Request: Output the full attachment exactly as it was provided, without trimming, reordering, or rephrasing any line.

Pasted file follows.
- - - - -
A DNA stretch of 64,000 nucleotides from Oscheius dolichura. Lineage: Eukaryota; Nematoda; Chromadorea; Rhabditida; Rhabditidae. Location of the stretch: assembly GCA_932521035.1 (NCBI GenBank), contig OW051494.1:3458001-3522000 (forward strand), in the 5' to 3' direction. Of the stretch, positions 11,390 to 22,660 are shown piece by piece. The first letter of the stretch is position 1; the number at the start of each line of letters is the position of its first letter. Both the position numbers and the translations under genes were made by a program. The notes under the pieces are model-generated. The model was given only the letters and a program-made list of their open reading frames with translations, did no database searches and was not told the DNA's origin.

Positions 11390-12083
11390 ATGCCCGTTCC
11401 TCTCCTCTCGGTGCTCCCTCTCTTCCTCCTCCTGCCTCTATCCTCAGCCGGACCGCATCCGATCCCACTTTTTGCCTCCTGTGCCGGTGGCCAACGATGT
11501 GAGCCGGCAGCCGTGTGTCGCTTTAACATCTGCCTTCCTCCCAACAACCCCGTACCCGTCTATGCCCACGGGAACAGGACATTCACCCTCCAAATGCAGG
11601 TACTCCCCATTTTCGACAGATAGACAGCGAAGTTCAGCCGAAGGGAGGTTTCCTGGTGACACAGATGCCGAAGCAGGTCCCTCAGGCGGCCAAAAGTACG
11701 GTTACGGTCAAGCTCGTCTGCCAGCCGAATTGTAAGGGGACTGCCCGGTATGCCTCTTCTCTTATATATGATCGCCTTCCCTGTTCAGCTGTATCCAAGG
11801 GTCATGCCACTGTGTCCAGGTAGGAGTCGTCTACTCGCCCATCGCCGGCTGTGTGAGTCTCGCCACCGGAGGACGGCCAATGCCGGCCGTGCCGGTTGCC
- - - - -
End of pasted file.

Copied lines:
A DNA stretch of 64,000 nucleotides from Oscheius dolichura. Lineage: Eukaryota; Nematoda; Chromadorea; Rhabditida; Rhabditidae. Location of the stretch: assembly GCA_932521035.1 (NCBI GenBank), contig OW051494.1:3458001-3522000 (forward strand), in the 5' to 3' direction. Of the stretch, positions 11,390 to 22,660 are shown piece by piece. The first letter of the stretch is position 1; the number at the start of each line of letters is the position of its first letter. Both the position numbers and the translations under genes were made by a program. The notes under the pieces are model-generated. The model was given only the letters and a program-made list of their open reading frames with translations, did no database searches and was not told the DNA's origin.

Positions 11390-12083
11390 ATGCCCGTTCC
11401 TCTCCTCTCGGTGCTCCCTCTCTTCCTCCTCCTGCCTCTATCCTCAGCCGGACCGCATCCGATCCCACTTTTTGCCTCCTGTGCCGGTGGCCAACGATGT
11501 GAGCCGGCAGCCGTGTGTCGCTTTAACATCTGCCTTCCTCCCAACAACCCCGTACCCGTCTATGCCCACGGGAACAGGACATTCACCCTCCAAATGCAGG
11601 TACTCCCCATTTTCGACAGATAGACAGCGAAGTTCAGCCGAAGGGAGGTTTCCTGGTGACACAGATGCCGAAGCAGGTCCCTCAGGCGGCCAAAAGTACG
11701 GTTACGGTCAAGCTCGTCTGCCAGCCGAATTGTAAGGGGACTGCCCGGTATGCCTCTTCTCTTATATATGATCGCCTTCCCTGTTCAGCTGTATCCAAGG
11801 GTCATGCCACTGTGTCCAGGTAGGAGTCGTCTACTCGCCCATCGCCGGCTGTGTGAGTCTCGCCACCGGAGGACGGCCAATGCCGGCCGTGCCGGTTGCC